2 ( +3 / -1 )

RighteousToday  02:48 pm JST

The government is broke! Scrounging for every nickel. Sad.

TRUE, only substitute your nickel for ichi en! Yet culture capture remains, nobody's jumping ship, honor till the end that nears. That's what impresses me most, this going down ship Captain's mentality.

Likely be Chinese robots collecting taxes at some point.

-7 ( +2 / -9 )

I find to free very handy indeed s I have sooo many friends that visit annually (Covid times excepted of course). I take them around, they get some lovely bargains and with the current exchange rates, the bargains are great.

I then get treated to a slap up dinner and some lovely bevvies, it’s a win win situation for all including the government and the businesses.

-4 ( +2 / -6 )

Roy

Oh chill out mate, don’t be silly. There’s only a small amount that indulge in this as a money making scheme. Mostly from Asian countries where a Mr Big is in control. These people stay a few months and but tons of electrical stuff. You can see them in groups of two or here with huge wads of cash at stores. They will send the gear by Japan Post and claim the is used and very low value. This cannot be done with Fed Ex or Yamato, they get a cut from taking the customs charges, Japan Post Doesn’t you see.

-2 ( +2 / -4 )

Roy

You don’t punish the innocent for the crimes of a minority of criminals, or you shouldn’t should you. The stores should report suspicious buyers

-1 ( +3 / -4 )

Roy

My dear fellow, the government always mess things up don’t you know.

-3 ( +2 / -5 )

In Japan, travelers are exempted from paying the consumption tax when purchasing goods totaling 5,000 yen or more as long as they intend to use the items in their home countries.

There is a minimum limit of 5000 yen for this exemption. Supposed to be driving a minimum cap of spending by visitors.

No Maximum limit on amount of purchase and/or no restrictions on number of expensive products purchased for tax free exempt?

People are clever to seek loop holes and benefit from that.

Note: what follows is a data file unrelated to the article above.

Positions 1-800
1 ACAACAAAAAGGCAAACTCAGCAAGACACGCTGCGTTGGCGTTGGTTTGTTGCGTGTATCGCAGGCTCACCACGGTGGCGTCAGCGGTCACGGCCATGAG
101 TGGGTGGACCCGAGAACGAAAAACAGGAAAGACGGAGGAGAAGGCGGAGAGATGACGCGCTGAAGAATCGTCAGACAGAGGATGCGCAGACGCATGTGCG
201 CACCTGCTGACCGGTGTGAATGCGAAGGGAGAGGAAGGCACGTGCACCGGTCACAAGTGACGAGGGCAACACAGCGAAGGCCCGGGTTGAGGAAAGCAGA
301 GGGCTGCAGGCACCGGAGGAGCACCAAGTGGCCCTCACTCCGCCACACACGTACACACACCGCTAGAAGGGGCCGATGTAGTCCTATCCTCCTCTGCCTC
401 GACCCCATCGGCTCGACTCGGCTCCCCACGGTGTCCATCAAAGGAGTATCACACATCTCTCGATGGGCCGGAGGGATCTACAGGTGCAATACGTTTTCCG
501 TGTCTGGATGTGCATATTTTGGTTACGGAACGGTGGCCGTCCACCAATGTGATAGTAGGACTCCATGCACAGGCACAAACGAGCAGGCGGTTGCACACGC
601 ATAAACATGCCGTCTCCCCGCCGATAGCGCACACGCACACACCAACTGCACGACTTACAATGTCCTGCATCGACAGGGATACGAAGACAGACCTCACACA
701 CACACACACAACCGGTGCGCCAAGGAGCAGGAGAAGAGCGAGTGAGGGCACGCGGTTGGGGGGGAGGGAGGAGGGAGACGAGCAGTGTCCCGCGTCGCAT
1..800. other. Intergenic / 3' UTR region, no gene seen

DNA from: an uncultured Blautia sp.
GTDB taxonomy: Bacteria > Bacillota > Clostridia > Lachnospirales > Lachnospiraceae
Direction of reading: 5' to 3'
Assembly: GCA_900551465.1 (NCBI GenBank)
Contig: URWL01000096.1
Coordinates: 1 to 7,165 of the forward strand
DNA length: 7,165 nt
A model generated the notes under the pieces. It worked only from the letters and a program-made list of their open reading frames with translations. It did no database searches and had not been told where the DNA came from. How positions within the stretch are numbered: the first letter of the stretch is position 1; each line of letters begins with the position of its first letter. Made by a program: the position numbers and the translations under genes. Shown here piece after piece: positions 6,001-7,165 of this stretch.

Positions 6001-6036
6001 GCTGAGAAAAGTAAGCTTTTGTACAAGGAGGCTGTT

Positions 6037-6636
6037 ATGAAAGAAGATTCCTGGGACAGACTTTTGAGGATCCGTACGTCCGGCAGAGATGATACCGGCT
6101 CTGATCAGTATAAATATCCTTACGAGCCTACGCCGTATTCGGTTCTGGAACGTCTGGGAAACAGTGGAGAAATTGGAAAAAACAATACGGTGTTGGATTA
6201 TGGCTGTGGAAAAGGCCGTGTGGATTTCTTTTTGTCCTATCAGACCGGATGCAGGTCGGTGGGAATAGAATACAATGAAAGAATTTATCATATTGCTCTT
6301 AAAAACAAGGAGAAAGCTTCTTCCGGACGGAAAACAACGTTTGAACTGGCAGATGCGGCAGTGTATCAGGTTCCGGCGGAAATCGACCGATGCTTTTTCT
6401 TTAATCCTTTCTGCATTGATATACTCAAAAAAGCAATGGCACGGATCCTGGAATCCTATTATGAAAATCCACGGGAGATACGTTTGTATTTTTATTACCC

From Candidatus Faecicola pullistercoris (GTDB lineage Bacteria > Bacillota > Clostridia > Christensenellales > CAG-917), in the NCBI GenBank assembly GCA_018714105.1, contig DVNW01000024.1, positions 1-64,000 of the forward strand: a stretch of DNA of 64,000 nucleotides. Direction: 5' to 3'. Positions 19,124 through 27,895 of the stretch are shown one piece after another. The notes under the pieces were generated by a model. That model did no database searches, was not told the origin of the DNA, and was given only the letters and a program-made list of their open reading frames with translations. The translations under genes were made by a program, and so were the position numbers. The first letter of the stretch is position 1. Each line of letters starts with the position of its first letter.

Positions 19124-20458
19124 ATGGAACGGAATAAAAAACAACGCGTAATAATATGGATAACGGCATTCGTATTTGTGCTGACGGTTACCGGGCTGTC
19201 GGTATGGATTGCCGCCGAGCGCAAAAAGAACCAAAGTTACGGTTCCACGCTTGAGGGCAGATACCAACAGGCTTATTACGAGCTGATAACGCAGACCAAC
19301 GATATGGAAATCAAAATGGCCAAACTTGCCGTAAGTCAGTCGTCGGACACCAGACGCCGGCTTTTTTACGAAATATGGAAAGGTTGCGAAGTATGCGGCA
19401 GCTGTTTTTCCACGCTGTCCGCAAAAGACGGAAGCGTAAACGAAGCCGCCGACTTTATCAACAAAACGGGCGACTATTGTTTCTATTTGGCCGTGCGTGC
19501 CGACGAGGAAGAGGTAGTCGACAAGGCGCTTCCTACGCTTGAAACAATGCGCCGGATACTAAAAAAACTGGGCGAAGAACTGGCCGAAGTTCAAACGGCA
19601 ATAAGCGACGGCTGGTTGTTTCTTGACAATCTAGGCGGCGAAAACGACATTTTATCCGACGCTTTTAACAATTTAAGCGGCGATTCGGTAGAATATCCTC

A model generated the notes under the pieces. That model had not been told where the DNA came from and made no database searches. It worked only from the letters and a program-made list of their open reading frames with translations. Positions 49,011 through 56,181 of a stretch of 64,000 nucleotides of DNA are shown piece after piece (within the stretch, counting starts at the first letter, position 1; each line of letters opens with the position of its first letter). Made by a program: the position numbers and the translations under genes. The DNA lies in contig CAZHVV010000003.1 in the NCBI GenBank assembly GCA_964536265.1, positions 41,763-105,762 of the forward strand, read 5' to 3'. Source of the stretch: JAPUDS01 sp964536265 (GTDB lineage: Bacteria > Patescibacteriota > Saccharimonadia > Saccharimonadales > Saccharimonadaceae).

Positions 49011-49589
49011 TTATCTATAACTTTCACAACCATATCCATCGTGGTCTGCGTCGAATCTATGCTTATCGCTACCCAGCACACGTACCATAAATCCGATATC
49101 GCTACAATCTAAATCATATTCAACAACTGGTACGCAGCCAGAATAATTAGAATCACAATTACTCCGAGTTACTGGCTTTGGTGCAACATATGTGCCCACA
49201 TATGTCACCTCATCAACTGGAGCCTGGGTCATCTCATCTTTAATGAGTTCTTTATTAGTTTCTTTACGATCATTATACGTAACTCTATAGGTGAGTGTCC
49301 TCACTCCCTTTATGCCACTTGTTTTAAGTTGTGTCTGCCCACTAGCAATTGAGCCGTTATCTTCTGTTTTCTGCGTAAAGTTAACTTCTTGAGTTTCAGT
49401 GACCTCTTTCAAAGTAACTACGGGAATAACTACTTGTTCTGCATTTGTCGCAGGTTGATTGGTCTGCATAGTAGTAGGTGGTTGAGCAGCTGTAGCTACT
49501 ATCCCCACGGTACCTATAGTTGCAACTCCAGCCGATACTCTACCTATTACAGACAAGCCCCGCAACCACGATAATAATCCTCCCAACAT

1 ( +1 / -0 )

Nothing in Japan is a "plan", it's always a "scheme". They are always busy scheming, I guess.

I see no problem with paying the tax and getting a refund lately. Stuff will still be resold for higher prices. Just check Merkari and you can find a wealth of foreign products at huge costs sometimes.

-2 ( +2 / -4 )

Lol such weird and full of holes rules, typical Japanese way to solve a problem by making it worse.

I can totally see the faces of the people making pointless campaigns to bring more tourist from overseas when this is reported and buyers stop coming

-6 ( +1 / -7 )

besides, if the resellers don’t buy the products, will any one else be buying?

> didn’t think so

If no else will be buying should they be called resellers?

-1 ( +0 / -1 )

I can totally see the faces of the people making pointless campaigns to bring more tourist from overseas when this is reported and buyers stop coming

Why would they stop coming?

3 ( +4 / -1 )

When a Japanese exporter sells to an importer in a foreign country? Does the exporter have to charge the importer the 10% tax? If that importer visits Japan and places an order here, is 10% added to the invoice?

So what is the big difference if the importer is an individual who comes here and do a little business for himself on his return? Is the problem that he is on a tourist visa not a business visa and he is a tourist working illegally by doing business?

Perhaps it is because prices in Japan are lower than through a Japanese company's subsidiary in another country. This is possible as some Japanese companies like Panasonic try to some their products foreigner-unfriendly by removing menus in all languages other than Japanese.

0 ( +0 / -0 )

This is one of the SCAM I noticed way back in the early 80's at many airports not only in Japan. If you shop around you will find that these shops are actually more expensive than the others unless you can't calculate!?

0 ( +1 / -1 )

Not a lot of information on how much the government is losing in lost revenue.

0 ( +0 / -0 )

During the initial COVID and Apple was lining people up outside. On 2 different occasions I saw some Chinese speaking man passing out multiple Apple gift cards to various Chinese speaking customers in the line. He was talking to all of them and obviously orchestrating a mass buy of iPhones. I saw several of them walking out with purchases of multiple phones. It was very sketchy looking as he would not talk to them close to the entrance. I wonder these were tax free or not…

1 ( +1 / -0 )

@Larr Flint Actually, MOST crimes in Japan are committed by Japanese citizens... even per capita. Generally, you don't let criminals into the country... but you're stuck with the ones that are born there.

3 ( +3 / -0 )

The moderation policy here is totally screwed and JT's irresponsible and/or uncaring management allows moderator(s) to have their favourites and not apply the policy fairly. Obviously difficult to find good staff these days or maybe paying peanuts is having the usual effect.

Yet the original post to which I was responding and quoted is allowed to stand?

Reason of removal: Off-topic

Likely be Chinese robots collecting taxes at some point.

No, they are all too busy posting comments on news sites.

4 ( +4 / -0 )

bureaucratic greed disguised as virtue.

0 ( +0 / -0 )